This post was written by Mary Frances Pipino, Ph.D., Director of the Ursuline Studies Program. 

Welcome Week & Fall Orientation 2013

Tips For My First College Class

These tips will always help whether it’s for the first class of your college career or the first class of the semester.

My most important tip is to always be on time, professors always look to see who comes in late and some even take away points if the same student keeps showing up late.I always try to show up earlier, at least ten minutes so I can prepare myself for the class. If I know I won’t be able to show up for a class, I email the professor just to let them know ahead of time.

Another tip I have is to check the syllabus the night before the class just to double check if anything is due or if I should have read something important that I missed. This always helps me especially when the class has a lot of assignments due in the semester.

Whenever I get the syllabus, I always write all the exams and assignments for each class in my planner so that I know exactly which class to focus on and when. I always try to stay organized with my notes by having a binder for the class, especially when I know the professor uses power point hand outs.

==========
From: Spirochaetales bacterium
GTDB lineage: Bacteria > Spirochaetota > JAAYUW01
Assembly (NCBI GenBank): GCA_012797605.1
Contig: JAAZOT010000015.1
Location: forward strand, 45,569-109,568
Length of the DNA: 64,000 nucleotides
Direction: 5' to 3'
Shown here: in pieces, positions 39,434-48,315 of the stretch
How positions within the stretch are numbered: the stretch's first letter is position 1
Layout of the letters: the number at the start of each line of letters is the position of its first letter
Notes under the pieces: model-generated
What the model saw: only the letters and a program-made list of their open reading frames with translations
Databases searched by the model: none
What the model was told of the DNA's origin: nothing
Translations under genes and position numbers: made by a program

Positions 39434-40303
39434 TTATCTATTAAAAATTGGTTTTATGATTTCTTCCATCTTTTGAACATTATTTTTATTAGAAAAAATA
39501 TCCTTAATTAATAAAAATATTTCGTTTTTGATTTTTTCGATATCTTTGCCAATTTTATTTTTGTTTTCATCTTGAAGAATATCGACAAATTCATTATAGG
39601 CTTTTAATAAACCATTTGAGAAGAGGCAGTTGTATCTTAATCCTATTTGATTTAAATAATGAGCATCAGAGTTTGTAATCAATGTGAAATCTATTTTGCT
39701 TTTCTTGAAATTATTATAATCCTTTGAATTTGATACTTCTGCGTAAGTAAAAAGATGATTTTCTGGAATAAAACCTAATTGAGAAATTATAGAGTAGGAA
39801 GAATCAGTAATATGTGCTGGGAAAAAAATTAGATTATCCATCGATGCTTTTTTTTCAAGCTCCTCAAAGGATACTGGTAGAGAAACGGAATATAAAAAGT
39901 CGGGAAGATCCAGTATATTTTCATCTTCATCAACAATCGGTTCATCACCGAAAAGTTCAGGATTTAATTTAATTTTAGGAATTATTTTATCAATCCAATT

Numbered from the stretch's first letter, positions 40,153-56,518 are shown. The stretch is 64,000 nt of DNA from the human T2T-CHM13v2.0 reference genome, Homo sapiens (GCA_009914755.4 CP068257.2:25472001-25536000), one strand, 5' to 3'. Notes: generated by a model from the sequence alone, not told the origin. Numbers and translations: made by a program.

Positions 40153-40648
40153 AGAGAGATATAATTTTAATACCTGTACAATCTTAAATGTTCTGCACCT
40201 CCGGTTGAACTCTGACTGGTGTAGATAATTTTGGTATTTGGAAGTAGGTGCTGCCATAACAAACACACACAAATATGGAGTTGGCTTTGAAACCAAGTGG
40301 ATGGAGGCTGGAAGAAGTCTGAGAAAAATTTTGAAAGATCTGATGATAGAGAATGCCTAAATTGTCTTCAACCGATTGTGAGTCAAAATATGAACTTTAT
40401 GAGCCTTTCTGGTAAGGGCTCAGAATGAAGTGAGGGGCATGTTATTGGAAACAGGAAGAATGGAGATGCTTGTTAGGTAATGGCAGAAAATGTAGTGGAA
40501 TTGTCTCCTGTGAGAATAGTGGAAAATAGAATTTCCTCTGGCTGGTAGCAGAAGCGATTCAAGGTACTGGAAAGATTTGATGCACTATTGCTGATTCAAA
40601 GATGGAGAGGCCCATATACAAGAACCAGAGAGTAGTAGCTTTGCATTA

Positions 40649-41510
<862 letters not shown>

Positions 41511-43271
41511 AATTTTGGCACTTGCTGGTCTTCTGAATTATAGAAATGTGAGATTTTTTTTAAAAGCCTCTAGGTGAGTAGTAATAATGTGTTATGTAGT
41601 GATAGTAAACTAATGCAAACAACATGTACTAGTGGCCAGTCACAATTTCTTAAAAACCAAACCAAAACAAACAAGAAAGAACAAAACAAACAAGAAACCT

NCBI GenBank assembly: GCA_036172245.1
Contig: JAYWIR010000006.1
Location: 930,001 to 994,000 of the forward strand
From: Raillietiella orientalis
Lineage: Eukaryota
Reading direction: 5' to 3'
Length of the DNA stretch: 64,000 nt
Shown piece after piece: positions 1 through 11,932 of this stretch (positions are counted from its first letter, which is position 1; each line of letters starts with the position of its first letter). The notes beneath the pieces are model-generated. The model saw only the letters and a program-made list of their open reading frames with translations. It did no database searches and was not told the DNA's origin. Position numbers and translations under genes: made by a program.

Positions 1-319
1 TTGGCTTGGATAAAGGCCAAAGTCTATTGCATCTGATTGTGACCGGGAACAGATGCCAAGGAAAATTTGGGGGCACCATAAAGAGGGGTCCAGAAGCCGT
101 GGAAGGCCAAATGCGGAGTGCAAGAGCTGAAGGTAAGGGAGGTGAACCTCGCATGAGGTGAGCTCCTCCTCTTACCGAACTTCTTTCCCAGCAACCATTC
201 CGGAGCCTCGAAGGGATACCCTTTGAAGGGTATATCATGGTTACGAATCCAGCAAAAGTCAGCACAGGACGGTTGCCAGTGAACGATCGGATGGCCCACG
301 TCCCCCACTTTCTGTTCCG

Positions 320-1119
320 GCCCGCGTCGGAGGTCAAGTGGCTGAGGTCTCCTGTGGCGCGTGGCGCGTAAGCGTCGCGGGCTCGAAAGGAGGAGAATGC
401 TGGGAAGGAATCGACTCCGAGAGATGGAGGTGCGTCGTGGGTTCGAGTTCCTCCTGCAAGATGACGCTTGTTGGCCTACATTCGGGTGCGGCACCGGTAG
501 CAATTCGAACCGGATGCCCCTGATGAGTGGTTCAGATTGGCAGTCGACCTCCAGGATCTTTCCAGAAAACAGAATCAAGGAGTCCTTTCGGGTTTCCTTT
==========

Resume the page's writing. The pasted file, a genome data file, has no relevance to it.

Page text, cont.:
Zaneta, Nursing 2015

RA Advice: Preparing for Dorm Life

Move-in day is fast approaching. Faced with the daunting task of stuffing one’s life into a suitcase, many students — especially freshmen — may be nervous about packing for dorm life. Rest at ease with some advice from our own Resident Assistants.

“Communicate with your roommate ahead of time so you know what commodities the other is bringing.” -Rhianna McChesney, AYA Integrated Language Arts & English

“Bring what you think you will need, but definitely be prepared to send some things back home as you will have limited space.” – Natalie Huggins, Language Arts & Math Education 

“I would advise to freshmen to pack lightly and only bring what you need because you are going to end up sending some stuff back with your parents! Also you will get most of your items that you want while you are here.This happened to me my freshmen year! I would make an agreement with my roommate on who is bringing what to avoid from bringing two TVs since there is only one cable source. I would bring a mini fridge and surge protectors because you can not have extension cords in the dorms(fire hazard). Lastly! Less is more! Good luck and see you at move in day!” -Keith Reeves, Fashion 

“Bring a positive attitude! Our goal in the halls is to have fun!” -Kelsie Kirchartz, Nursing 

Librarian Mingles with Romance Authors

Amanda Flower at the conference in Atlanta, Georgia.

Amanda Flower at the conference in Atlanta, Georgia.

Amanda Flower at the conference in Atlanta, Georgia.

Amanda Flower at the conference in Atlanta, Georgia.

I’m a UC librarian by day and a writer by night with four published novels to my name and three more coming in September of this year. In the summer, I spend a lot of my time off from the library writing my novels, traveling on book tours, and attending writing conferences. This summer was no exception, and I attended the Romance Writers of American Conference in Atlanta, Georgia, one of the largest writing conferences in the country.